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Obes Res. 1998 May;6(3):196-201.

Prader-Willi syndrome: relationship of adiposity to plasma leptin levels.

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  • 1Obesity Research Center, St. Luke's/Roosevelt Hospital, Columbia University, College of Physicians and Surgeons, New York, NY 10025, USA.



Prader-Willi syndrome (PWS) is an autosomal dominant disorder involving the proximal long arm of chromosome 15, in which obesity is common. However, there is limited information on the underlying physiological mechanisms promoting obesity in this population. We tested whether there was a significant positive association between leptin and total body fat (TBF) in subjects with PWS, and whether this association was stronger among subjects with than without PWS.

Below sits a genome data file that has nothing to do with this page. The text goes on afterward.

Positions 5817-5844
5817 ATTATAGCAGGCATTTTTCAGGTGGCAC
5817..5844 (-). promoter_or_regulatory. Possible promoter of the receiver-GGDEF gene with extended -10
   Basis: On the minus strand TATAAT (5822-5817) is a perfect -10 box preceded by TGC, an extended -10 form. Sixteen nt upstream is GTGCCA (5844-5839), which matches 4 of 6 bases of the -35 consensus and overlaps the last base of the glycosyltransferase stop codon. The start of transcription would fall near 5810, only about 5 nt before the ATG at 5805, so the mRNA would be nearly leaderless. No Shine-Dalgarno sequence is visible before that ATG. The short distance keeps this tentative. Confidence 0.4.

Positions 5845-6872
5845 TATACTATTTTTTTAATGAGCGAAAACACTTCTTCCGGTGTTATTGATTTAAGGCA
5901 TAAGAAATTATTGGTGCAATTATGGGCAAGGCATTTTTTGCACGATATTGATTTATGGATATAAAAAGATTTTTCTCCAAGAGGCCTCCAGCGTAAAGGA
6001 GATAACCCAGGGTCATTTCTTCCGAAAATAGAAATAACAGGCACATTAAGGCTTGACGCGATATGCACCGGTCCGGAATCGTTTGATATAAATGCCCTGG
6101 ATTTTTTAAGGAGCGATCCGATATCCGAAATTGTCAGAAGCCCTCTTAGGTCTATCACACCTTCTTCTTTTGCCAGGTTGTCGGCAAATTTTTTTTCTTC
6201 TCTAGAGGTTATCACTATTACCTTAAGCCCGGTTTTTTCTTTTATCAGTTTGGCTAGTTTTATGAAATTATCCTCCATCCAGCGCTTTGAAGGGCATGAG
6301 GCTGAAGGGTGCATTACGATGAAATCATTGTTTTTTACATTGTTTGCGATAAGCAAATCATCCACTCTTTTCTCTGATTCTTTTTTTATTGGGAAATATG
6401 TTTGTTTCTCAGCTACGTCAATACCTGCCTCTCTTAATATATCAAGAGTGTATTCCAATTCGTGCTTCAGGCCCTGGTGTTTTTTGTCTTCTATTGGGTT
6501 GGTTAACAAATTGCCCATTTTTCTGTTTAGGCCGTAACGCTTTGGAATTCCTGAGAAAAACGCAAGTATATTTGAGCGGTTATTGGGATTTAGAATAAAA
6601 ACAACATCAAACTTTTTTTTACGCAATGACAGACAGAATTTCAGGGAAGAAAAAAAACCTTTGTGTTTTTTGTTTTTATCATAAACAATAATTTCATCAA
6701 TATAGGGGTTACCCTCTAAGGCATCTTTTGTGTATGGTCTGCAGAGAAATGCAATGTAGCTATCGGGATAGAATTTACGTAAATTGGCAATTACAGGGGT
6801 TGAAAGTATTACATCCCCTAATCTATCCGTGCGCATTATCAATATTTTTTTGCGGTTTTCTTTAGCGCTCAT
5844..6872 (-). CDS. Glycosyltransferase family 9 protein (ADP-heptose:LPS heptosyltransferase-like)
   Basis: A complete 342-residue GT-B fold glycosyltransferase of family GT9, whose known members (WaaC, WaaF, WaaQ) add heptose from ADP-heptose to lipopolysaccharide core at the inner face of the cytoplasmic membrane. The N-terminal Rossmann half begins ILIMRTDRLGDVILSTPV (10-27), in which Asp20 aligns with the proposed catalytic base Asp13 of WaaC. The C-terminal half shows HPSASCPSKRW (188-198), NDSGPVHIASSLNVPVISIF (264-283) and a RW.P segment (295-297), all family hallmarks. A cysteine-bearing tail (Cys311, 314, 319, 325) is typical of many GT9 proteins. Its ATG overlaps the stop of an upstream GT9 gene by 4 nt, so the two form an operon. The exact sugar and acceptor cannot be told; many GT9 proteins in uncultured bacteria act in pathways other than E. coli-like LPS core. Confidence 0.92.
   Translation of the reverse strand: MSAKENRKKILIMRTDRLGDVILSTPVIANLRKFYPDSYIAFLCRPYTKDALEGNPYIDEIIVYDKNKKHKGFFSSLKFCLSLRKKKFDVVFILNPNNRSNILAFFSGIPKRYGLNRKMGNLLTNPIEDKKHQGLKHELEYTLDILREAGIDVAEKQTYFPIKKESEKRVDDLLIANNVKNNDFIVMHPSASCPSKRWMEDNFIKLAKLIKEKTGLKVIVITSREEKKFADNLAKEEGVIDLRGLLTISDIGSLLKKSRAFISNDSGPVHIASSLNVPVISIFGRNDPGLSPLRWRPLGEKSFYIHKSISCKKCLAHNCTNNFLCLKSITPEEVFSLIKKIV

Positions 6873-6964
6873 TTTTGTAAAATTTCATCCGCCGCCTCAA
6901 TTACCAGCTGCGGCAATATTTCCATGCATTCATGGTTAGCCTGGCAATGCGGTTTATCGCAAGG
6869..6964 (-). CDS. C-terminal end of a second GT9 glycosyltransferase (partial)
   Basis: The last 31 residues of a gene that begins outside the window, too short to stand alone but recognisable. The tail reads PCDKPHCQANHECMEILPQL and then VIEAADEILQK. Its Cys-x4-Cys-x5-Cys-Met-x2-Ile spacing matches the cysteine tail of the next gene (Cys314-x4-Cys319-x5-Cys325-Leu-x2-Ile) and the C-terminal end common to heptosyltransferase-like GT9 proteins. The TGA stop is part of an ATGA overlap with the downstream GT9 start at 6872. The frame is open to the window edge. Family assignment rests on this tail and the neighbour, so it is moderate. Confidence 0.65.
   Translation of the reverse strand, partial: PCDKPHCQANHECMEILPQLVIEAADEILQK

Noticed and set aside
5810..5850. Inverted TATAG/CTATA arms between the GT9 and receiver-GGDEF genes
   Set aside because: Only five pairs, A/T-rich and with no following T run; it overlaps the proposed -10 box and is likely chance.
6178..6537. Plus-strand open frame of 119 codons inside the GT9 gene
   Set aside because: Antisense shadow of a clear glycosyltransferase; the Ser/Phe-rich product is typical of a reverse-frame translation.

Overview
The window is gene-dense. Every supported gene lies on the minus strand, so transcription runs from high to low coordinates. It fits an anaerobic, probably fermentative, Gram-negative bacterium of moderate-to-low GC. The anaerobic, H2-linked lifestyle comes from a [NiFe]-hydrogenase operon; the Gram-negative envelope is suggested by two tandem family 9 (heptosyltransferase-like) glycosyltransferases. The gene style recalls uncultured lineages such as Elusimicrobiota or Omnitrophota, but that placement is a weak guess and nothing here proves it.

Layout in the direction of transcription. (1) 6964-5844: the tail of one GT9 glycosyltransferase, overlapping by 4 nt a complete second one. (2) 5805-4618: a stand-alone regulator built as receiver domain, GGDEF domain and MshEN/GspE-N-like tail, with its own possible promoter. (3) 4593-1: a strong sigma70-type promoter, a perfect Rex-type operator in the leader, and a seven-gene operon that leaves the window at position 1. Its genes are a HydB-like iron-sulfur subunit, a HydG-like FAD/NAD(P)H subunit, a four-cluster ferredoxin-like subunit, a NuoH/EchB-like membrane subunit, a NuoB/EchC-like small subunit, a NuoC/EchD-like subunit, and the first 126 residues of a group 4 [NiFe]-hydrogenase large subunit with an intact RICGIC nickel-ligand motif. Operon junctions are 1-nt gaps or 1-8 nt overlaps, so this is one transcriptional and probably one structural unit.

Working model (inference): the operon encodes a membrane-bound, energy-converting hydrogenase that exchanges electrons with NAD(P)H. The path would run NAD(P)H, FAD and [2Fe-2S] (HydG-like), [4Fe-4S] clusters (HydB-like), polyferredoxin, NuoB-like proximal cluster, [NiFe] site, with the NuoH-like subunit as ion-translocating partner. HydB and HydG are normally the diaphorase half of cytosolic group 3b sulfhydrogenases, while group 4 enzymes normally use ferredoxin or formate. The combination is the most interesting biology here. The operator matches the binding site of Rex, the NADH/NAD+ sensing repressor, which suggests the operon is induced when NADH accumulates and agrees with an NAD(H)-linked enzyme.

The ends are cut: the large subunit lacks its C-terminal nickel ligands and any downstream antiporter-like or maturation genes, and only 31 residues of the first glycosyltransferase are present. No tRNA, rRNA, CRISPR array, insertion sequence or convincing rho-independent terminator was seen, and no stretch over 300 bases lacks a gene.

We studied 21 PWS patients and 64 non-PWS controls on whom we measured serum leptin, total body fat, glucose, insulin, and resting energy expenditure. We tested whether the slope of the regression line between leptin and TBF (in kg), measured by dual energy X-ray absorptiometry, was the same for PWS patients and non-PWS controls.


Regression analyses indicated that the leptin-TBF association was significantly stronger among PWS patients. In contrast, the slope of the leptin-body mass index association did not significantly differ between PWS patients and non-PWS controls. None of the other outcome variables showed associations with leptin.


Results suggest that the role of leptin in promoting obesity may be greater among subjects with PWS than among non-PWS controls.

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